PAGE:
I am a young, heterosexual, Caucasian woman living with HIV. I am not in the major demographic of people living affected with HIV, or categorized as a "high-risk" group, but does that mean my story is less important?
You don't need me to tell you that there is stigma surrounding HIV/AIDS. Because of that stigma, we who live with HIV are often afraid. Rather than uniting to show the world that HIV has a face, we hide and become ashamed for having this "dirty disease."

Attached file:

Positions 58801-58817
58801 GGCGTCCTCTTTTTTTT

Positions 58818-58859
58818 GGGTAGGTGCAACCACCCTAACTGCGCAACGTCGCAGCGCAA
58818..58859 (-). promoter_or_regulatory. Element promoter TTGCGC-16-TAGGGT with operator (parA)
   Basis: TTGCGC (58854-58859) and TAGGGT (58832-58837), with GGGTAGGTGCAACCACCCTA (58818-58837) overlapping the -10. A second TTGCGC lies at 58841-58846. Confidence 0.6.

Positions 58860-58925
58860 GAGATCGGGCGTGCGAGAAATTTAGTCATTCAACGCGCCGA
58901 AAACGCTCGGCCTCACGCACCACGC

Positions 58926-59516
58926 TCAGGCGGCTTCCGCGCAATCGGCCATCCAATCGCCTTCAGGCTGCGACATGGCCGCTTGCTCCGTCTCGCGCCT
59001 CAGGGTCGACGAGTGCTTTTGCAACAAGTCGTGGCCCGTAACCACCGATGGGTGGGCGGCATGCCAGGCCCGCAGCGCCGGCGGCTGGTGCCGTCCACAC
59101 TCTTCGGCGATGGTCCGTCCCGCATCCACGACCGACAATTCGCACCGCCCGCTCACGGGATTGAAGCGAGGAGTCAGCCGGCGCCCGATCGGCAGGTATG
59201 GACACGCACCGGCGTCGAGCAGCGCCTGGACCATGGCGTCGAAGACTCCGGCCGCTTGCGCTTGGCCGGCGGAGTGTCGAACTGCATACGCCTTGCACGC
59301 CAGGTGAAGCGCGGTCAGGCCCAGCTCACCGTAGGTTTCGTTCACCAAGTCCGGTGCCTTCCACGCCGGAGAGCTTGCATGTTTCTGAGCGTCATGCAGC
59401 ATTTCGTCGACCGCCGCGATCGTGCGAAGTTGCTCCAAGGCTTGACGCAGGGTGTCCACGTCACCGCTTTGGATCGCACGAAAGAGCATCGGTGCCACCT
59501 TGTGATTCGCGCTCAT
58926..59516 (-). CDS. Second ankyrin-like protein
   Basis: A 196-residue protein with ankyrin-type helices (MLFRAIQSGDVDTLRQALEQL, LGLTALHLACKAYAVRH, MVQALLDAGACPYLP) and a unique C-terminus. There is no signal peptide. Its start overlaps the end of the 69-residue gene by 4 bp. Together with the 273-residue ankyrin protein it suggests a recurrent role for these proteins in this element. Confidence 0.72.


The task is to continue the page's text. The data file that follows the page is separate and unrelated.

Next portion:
Every day we can find a million cliché quotes strung up on walls, on billboards, posters, framed, attached to pictures warning us to heed the words of the wise women and men that came before us telling us of life's precious moments. Warning us to never take for granted the things we have because it is in an instant that a person's life can change forever. Most of us pass these quotes by not even acknowledging them, some stop and read them and remark on their wisdom and beauty, while some stop read them but not only do they remark on the beauty and wisdom; they allow it to change them going forward in life with a new perspective. Too many of us take the little things for granted, some by choice and some who just lose themselves in the monotony of the everyday. We are reminded, when we actually sit and think about the past, of the regrets, the euphoric, dramatic, crushing, painful, instantaneous life-changing, mind-blowing moments; and with hindsight we realize what can happen in just an instant. We realize that maybe, just maybe, those quotes aren't so cliché.